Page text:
Measles Vaccines

200,000 measles vaccines arrive in Fiji

There are now 15 confirmed cases in Fiji with the latest patient a 38-year-old from Nakelo, which is 28km from the capital of Suva.

The Health Ministry's Sunil Chandra said phase one of the campaign saw close to 100,000 people vaccinated.

That included more than 20,000 people in the outbreak area of Serua/Namosi, he said.

UNICEF delivers vaccines,medical supplies to fight measles outbreak in Samoa

As of 28 November, almost 300,000 vaccines and medical supplies have been delivered to reach those populations most at-risk in Samoa, Fiji, the Kingdom of Tonga, Vanuatu, Cook Islands, Nauru, Niue, Tokelau and Tuvalu.  

UNICEF is responding to the outbreak together with the World Health Organisation (WHO) and other partners. UNICEF’s response is being conducted with the support of the Australian Department of Foreign Affairs and Trade (DFAT) and New Zealand’s Ministry of Foreign Affairs and Trade (MFAT).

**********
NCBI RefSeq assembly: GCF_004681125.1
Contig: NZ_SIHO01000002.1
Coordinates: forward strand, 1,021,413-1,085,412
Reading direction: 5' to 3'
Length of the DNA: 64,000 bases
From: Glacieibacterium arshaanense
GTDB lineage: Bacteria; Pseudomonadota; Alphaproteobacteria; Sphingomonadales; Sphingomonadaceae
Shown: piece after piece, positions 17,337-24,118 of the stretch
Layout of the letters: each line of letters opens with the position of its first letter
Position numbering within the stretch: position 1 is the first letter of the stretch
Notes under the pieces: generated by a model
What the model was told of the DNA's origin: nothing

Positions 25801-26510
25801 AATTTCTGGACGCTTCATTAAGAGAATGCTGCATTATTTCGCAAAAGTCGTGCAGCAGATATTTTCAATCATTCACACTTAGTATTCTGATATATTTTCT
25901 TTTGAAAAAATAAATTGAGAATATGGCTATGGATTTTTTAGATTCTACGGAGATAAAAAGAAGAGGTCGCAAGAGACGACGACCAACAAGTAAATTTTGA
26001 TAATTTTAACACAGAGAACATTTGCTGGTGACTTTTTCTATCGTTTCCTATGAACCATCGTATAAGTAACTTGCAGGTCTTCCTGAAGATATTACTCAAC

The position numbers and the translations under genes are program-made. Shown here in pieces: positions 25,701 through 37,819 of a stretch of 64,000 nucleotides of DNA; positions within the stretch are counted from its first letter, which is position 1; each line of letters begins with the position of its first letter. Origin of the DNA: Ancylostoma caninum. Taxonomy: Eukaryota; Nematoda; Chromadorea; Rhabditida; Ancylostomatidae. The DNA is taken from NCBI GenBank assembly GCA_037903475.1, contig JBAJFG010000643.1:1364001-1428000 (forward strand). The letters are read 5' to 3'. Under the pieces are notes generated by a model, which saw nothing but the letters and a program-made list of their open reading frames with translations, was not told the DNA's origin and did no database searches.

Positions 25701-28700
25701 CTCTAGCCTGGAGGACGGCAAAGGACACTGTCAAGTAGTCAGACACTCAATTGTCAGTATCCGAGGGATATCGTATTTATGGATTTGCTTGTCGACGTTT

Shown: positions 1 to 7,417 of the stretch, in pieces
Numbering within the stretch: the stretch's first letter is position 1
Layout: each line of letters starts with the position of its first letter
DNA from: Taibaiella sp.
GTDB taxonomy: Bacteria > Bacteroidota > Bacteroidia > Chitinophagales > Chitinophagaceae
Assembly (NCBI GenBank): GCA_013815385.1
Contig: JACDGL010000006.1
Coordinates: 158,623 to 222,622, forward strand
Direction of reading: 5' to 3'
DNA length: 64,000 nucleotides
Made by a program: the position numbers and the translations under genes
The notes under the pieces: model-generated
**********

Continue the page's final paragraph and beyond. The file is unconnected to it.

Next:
Vaccine refusals drive measles emergency in Samoa

A global resurgence in vaccine-preventable measles has spread to parts of the Pacific Islands over the last month: Samoa has counted more than 1,000 suspected cases, which include the deaths of 14 children. Tonga and Fiji have also declared outbreaks in recent weeks.

“The way it is going now and the poor [immunisation] coverage, we are anticipating the worst to come,” Leausa Take Naseri, Samoa’s director general of health, said at a press conference announcing emergency measures.

Samoa must 'restore faith' in vaccines - health expert

Samoa declared a state of emergency on Friday amid a measles epidemic that's claimed the lives of at least six people and infected hundreds more.

The declaration includes a legal requirement for all Samoans to receive their measles vaccination.

The director of New Zealand's Immunisation Advisory Centre, Nikki Turner, said the new measures would not be enough on their own.

Travellers from Apia to Auckland had measles infection

People who might have been exposed on those flights should be vigilant for symptoms of the highly infectious disease, said the service's Medical Officer of Health, Maria Poynter.

The passengers were on an Air New Zealand flight NZ959 leaving Apia at 9.40pm on Friday 8 November, and the same flight at the same time on Sunday night.

Dr Poynter said it could take seven to 14 days to start experiencing symptoms and non-vaccinated people were most at risk.